Gingerbread Cookies (AIP, Paleo)

Gingerbread Cookies (AIP, Paleo)

“Christmas is a season not only of rejoicing but of reflection.” ~ Sir Winston Churchill

Short sidebar tangent: Have you watched The Crown yet? Oh, man. I burned through the new Netflix series. Each episode left me swooning over the elegant graduated pearl necklaces, charming cardigans, and bold red lips. But I was especially taken with Winston Churchill, played ever-so compellingly by John Lithgow.

gingerbread-cookies-cAnyway, yeah, so Churchill. He had a way with words, to be sure. As we prepare for the holidays, we do indeed rejoice and reflect. And often at the cornerstone of both the rejoicing and reflection is food — special recipes that hold meaning and summon warm memories, like today’s recipe.

My family enjoys gingerbread in cake or cookie form this time of year, which is why I’m excited to share these totes-AIP Gingerbread Cookies. The “AIP Muggles” (as my friend Joanna says) in your life won’t know the difference. This cookie is gingerbread legitness. So make a batch for you and your peeps to enjoy over your happy sessions of rejoicing and reflection.

By the way, if gingerbread cake is your thang, then be sure to try this Upside Down Gingerbread Pear Cake.

Gingerbread Cookies (AIP, Paleo)
Prep time
Cook time
Total time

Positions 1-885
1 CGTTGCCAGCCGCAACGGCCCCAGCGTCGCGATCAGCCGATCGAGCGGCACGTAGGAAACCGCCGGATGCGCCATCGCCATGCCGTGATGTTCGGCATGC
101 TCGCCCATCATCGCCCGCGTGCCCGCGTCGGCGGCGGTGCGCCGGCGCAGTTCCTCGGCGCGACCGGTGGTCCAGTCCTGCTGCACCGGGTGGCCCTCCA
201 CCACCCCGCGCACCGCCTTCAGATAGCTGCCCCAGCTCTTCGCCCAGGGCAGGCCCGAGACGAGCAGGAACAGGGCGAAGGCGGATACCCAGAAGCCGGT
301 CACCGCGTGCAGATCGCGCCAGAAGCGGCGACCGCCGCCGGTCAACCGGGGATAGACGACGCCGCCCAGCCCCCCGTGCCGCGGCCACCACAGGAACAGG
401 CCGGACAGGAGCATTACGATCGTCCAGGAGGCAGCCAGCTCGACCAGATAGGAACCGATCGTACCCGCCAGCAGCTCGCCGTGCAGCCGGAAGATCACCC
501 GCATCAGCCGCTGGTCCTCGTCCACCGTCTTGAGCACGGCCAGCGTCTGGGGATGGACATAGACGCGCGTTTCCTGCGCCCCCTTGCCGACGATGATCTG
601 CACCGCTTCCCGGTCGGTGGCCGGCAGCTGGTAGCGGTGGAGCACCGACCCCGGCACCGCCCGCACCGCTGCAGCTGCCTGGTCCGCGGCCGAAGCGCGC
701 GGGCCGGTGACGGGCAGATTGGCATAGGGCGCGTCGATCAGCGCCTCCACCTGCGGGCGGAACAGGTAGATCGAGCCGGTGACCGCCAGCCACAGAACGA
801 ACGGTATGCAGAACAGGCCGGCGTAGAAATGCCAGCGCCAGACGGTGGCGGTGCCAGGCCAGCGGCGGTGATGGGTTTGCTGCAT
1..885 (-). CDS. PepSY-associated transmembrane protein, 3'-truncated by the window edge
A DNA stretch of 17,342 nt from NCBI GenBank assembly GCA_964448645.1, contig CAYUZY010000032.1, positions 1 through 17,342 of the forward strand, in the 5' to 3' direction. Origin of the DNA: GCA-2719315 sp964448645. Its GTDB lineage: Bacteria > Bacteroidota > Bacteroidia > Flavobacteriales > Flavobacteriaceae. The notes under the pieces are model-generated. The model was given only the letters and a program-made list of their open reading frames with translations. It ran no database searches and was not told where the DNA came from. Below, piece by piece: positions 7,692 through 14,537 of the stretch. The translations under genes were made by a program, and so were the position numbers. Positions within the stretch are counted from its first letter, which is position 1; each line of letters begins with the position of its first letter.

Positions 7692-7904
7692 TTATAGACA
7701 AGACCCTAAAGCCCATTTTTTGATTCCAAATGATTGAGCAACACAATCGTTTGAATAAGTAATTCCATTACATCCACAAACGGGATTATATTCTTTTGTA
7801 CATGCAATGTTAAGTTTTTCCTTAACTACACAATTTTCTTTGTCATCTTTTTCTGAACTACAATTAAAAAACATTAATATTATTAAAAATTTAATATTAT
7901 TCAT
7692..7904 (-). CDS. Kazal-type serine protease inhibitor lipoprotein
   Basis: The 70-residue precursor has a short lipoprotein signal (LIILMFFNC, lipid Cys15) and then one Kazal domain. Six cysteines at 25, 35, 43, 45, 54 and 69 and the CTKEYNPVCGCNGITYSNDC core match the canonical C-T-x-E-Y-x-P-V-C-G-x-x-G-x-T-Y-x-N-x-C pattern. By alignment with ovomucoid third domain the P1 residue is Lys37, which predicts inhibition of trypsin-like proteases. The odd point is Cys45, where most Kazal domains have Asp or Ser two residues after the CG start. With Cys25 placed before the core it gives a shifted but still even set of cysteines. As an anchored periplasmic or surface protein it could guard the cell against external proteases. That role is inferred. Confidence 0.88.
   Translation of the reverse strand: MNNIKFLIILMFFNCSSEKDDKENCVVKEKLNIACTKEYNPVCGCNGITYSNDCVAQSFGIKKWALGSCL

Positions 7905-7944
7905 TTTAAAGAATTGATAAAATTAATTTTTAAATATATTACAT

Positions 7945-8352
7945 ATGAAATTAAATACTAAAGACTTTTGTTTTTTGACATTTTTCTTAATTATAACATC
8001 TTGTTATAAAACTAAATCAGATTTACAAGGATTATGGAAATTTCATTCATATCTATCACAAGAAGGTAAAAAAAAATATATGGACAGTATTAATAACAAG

Recipe type: Treats / Desserts
Serves: 10-12 Cookies
  • ½ c coconut flour
  • 2 tbsp arrowroot flour
  • 1 tsp gelatin
  • ¼ tsp baking soda
  • pinch of sea salt
  • 1 tsp ground ginger
  • ½ tsp cinnamon
  • ⅛ tsp ground cloves
  • 3 tbsp melted coconut oil
  • 3 tbsp applesauce
  • 1 tbsp + 1 tsp blackstrap molasses
  • 1 tbsp honey
  • 3 tbsp water
  1. Preheat the oven to 350 degrees. Line a baking sheet with parchment paper.
  2. In a bowl, mix the coconut flour, arrowroot flour, gelatin, baking soda, sea salt, ginger, cinnamon, and cloves.
  3. Make a well in the centre of the dry ingredients and add the melted coconut oil, applesauce, molasses, and honey. Stir to combine well. This can be done by hand (not necessary to use an electric mixer).
  4. Add the water and continue to stir for about one minute; the dough will stiffen as you stir.
  5. Divide the dough into two balls. Roll out the dough to ¼ inch thickness (no thinner) between two sheets of parchment paper. Cut one or two cookies at a time and carefully transfer to the prepared baking sheet with a thin spatula.
  6. Reshape dough. Continue to roll, cut, and transfer until dough is used.
  7. Bake cookies for 12 minutes. Remove from oven and allow to cool completely for ten minutes before removing to a wire rack.

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This article was written by

Martine Partridge, founder of Eat Heal Thrive, is an eater of whole, nourishing, real food. She is also a combatter of Crohn's Disease. Martine wholeheartedly believes that food is the fulcrum for good health and has had wonderful results in managing autoimmunity by eating to heal, and healing to thrive.